Malatesta Quotes

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Malatesta: Life & Ideas Malatesta: Life & Ideas by Errico Malatesta
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Malatesta Quotes Showing 1-7 of 7
“The needs, tastes, aspirations and interests of mankind are neither similar nor naturally harmonious; often they are diametrically opposed and antagonistic. On the other hand, the life of each individual is so conditioned by the life of others that it would be impossible, even assuming it were convenient to do so, to isolate oneself and live one’s own life. Social solidarity is a fact from which no one can escape.”
Errico Malatesta, Malatesta: Life & Ideas
“By definition an anarchist is he who does not wish to be oppressed nor wishes to be him self an oppressor; who wants the greatest well-being, freedom and development for all human beings. His ideas, his wishes have their origin in a feeling of sympathy, love and respect for humanity: a feeling which must be sufficiently strong to induce him to want the well-being of others as much as his own, and to renounce those personal advantages, the achievement of which, would involve the sacrifice of others.”
Errico Malatesta, Malatesta: Life & Ideas
“We too aspire to communism as the most perfect achievement of human solidarity, but it must be anarchist communism, that is, freely desired and accepted, and the means by which the freedom of everyone is guaranteed and can expand; for these reasons we maintain that State communism, which is authoritarian and imposed, is the most hateful tyranny that has ever afflicted, tormented and handicapped mankind.”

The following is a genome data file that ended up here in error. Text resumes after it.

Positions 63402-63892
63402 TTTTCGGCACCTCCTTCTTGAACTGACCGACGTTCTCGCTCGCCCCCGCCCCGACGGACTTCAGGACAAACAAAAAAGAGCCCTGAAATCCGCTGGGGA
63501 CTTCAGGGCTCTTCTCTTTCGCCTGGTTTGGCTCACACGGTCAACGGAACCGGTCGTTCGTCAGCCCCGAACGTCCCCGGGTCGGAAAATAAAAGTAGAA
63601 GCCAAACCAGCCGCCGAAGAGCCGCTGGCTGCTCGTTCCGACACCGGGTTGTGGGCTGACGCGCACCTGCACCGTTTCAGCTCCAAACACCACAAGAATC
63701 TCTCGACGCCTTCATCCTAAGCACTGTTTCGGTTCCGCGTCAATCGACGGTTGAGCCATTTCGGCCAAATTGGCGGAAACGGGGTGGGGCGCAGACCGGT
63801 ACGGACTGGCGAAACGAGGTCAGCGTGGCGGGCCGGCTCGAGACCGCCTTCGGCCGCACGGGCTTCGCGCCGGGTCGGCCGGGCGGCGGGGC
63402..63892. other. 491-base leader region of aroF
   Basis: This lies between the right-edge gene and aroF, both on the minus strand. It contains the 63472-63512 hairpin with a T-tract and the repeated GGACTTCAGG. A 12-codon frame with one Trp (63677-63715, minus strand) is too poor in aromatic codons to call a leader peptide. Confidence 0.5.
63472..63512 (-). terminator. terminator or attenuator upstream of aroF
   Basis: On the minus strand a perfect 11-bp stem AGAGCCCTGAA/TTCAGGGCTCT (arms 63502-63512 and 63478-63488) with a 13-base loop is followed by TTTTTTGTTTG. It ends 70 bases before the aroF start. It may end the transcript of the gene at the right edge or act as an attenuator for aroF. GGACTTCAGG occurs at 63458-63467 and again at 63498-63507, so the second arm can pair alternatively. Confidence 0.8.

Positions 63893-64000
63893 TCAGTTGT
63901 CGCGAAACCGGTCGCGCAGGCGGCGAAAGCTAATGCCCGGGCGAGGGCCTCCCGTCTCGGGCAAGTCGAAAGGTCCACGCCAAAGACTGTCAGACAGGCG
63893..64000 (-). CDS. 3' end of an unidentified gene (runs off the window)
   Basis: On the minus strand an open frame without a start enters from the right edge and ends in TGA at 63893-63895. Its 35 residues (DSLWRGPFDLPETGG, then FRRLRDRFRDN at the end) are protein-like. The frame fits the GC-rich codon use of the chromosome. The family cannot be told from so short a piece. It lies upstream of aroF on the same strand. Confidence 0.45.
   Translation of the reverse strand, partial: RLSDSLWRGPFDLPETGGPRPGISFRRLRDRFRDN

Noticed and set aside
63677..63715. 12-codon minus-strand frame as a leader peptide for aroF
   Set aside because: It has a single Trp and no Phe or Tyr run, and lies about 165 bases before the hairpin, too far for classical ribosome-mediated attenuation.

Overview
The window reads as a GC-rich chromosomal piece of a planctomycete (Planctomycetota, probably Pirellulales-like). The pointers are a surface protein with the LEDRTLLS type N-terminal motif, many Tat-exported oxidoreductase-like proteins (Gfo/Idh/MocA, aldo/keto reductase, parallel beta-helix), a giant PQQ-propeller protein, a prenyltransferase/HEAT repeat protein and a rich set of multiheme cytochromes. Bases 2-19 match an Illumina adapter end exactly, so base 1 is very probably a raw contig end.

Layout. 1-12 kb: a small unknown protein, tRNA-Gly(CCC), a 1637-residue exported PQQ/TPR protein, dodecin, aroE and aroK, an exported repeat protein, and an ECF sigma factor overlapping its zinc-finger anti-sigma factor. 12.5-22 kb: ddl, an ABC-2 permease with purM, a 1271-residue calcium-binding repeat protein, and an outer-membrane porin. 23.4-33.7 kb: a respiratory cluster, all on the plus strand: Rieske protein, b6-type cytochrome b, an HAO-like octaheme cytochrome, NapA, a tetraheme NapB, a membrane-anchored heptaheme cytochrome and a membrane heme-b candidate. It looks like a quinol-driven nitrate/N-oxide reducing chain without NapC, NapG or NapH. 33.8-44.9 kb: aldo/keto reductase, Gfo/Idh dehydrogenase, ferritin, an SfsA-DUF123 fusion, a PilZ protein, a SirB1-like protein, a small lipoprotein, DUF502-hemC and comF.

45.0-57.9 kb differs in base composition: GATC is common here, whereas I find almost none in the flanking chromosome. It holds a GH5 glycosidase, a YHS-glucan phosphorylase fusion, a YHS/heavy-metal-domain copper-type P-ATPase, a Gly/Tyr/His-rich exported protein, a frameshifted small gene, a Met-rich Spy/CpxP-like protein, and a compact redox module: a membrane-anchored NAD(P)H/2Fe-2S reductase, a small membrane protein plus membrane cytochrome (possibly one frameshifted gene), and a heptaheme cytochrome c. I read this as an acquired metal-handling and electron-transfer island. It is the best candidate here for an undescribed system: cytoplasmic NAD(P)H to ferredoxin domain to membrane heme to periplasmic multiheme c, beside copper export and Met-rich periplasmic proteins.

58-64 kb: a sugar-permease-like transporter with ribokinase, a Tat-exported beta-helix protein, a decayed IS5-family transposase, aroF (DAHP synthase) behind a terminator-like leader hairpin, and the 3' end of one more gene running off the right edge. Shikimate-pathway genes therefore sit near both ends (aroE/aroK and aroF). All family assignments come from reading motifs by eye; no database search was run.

Errico Malatesta, Malatesta: Life & Ideas
“Anarchists are justifiably opposed to authoritarian communism, which presupposes a government wanting to direct every aspect of social life, and placing the organization of production and the distribution of wealth under the orders of its nominees, which cannot but create the most hateful tyranny and the crippling of all the living forces in society.”
Errico Malatesta, Malatesta: Life & Ideas
“I only believe those things which can be proved; but I know full well that proofs are relative and can, and are in fact, continually superseded and cancelled out by other proved facts; and therefore I believe that doubt should be the mental approach of all who aspire to get ever closer to the truth, or at least to that much of truth that it is possible to establish. . .”
Errico Malatesta, Malatesta: Life & Ideas
“Philosophy can be a hypothetical explanation of what is known, or an attempt to guess what is not known. It poses questions which, so far at least, go beyond the competence of science, and suggests answers which, in the present state of our knowledge, cannot be subjected to proof. Thus different philosophers offer divergent, and contradictory solutions. When philosophy is not simply a play on words and an illusionist’s trick, it can be a spur and a guide to science, but it is not science.”
Errico Malatesta, Malatesta: Life & Ideas
“Money is a powerful means of exploitation and oppression; but it is also the only means (apart from the most tyrannical dictatorship or the most idyllic accord) so far devised by human intelligence to regulate production and distribution automatically.
For the moment, rather than concerning oneself with the abolition of money one should seek a way to ensure that money truly represents the useful work performed by its possessors. . . .”
Errico Malatesta, Malatesta: Life & Ideas